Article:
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A Post About Anachronism

Today's post was going to be put up at http://magicalwords.net, but we seem to be having some difficulty with the site right now.  I'll post it there when I can, but for now, here it is:

I’m currently reading Ysabel, by Guy Gavriel Kay. Kay is one of my favorite authors, and Ysabel may be his finest work yet. One aspect of the story that makes it so effective is the constant tension between ancient and modern, past and present. The story itself is an anachronism in its modern setting. This is a difficult thing to do, and, of course, Kay does it brilliantly.

Reading the book got me thinking about how we as fantasy authors blend setting and character and plot: a delicate balance that is so elemental in our genre. Specifically, it reminded me that while Kay uses anachronism as a storytelling tool, most authors need to avoid anachronism in all its forms.

What is anachronism?  It’s defined as “a chronological misplacing of persons, events, objects, or customs in regard to each other.” Basically, for the purposes of this discussion, it’s anything in a story that does not belong, that jars your reader out of setting and narrative and character.

How does it manifest itself in fantasy writing? For the sake of simplicity, I’ll say that the anachronistic mistakes I’ve seen made by beginning writers fall into one of three categories: worldbuilding, language, and dialogue, both internal and external.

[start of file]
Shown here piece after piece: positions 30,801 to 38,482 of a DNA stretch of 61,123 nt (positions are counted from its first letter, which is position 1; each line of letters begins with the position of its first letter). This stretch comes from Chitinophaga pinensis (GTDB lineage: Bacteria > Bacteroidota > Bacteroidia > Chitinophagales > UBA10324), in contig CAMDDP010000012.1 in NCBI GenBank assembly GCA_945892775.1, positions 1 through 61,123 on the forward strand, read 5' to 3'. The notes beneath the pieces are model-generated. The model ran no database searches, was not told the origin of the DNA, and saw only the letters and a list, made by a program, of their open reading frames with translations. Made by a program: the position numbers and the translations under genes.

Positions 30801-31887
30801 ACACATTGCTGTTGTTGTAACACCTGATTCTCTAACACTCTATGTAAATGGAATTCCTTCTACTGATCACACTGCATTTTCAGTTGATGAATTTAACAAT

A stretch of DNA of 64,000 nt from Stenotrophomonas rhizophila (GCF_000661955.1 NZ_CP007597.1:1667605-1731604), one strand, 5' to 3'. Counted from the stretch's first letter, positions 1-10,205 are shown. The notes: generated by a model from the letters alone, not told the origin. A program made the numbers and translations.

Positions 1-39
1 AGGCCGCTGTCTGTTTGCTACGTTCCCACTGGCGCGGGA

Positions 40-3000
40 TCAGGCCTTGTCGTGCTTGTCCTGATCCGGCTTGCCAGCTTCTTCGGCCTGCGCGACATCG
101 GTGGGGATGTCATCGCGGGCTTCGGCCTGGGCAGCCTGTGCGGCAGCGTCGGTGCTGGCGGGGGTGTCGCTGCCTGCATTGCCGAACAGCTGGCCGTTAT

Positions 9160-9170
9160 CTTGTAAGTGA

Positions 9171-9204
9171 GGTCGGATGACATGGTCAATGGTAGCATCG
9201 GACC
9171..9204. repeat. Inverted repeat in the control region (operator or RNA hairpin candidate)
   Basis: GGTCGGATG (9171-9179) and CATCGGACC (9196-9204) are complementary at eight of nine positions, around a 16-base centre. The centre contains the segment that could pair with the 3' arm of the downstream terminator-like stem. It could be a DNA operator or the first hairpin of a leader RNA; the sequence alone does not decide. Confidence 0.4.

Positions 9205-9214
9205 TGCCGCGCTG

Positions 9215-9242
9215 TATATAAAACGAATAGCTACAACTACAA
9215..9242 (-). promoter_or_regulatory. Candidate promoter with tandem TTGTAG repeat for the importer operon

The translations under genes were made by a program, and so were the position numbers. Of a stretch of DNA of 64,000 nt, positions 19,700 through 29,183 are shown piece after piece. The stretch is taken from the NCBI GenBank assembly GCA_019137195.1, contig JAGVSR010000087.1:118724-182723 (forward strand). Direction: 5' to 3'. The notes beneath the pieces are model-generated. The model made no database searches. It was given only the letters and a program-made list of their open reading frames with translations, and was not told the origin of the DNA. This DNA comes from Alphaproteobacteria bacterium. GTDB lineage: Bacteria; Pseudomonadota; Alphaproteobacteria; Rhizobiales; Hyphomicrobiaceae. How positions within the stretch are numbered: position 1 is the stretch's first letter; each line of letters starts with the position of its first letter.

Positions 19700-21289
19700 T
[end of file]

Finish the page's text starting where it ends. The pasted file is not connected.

In terms of worldbuilding, authors need to be careful that they don’t establish a level of technology for one aspect of their story, and then undermine that decision by establishing a different level of technology for another. For instance, I’ve read stories (excellent in most other ways) that have characters using medieval weaponry, but then taking hot showers. I’ve seen authors write about preindustrial societies that have electricity or steam power. Sorry, folks, but you just can’t do that. Or rather, if you’re really determined to do it, you’d better have a REALLY good explanation for why it makes sense. These types of problems are simple to avoid, but they require some research and some logical thought. One book I’ve found useful is called Ancient Inventions. It’s by Peter James and Nick Thorpe, and it offers some basic discussion of when a wide variety of technological innovations came into use.

Anachronistic language is a bit trickier to deal with, but again care and research can help. The issue here is that most of our writing is done from a certain character’s point of view. This is true even if you’re writing in third person. You are still letting your readers view the world and the story through one person’s eyes (or, if you’re like me, many people’s eyes). These people are limited in what they can know by their experiences and by their cultures. So a medieval knight shouldn’t say that something is “as big as a bus” since he doesn’t know what a bus is. He shouldn’t say that someone is being “paranoid,” because paranoia is a nineteenth century psychological term that he couldn’t possibly know. And unless his world has the same Judeo-Christian traditions and cultural touchstones as ours, he shouldn’t curse by saying, “Oh Hell!” or using the name of Christ. A couple of other sources: for the sake of straight chronology -- knowing when words entered the lexicon -- I use Merriam-Webster’s Collegiate Dictionary (Eleventh Edition, hardcover) which gives a date for every word, and another book called English Through the Ages, by William Brohaugh. Technically for my books, I shouldn’t use any word that entered the language after, say, 1400. But that gets VERY tricky. I limit myself to words that entered the language before 1600, and even that can be tough. But it keeps my worlds feeling real.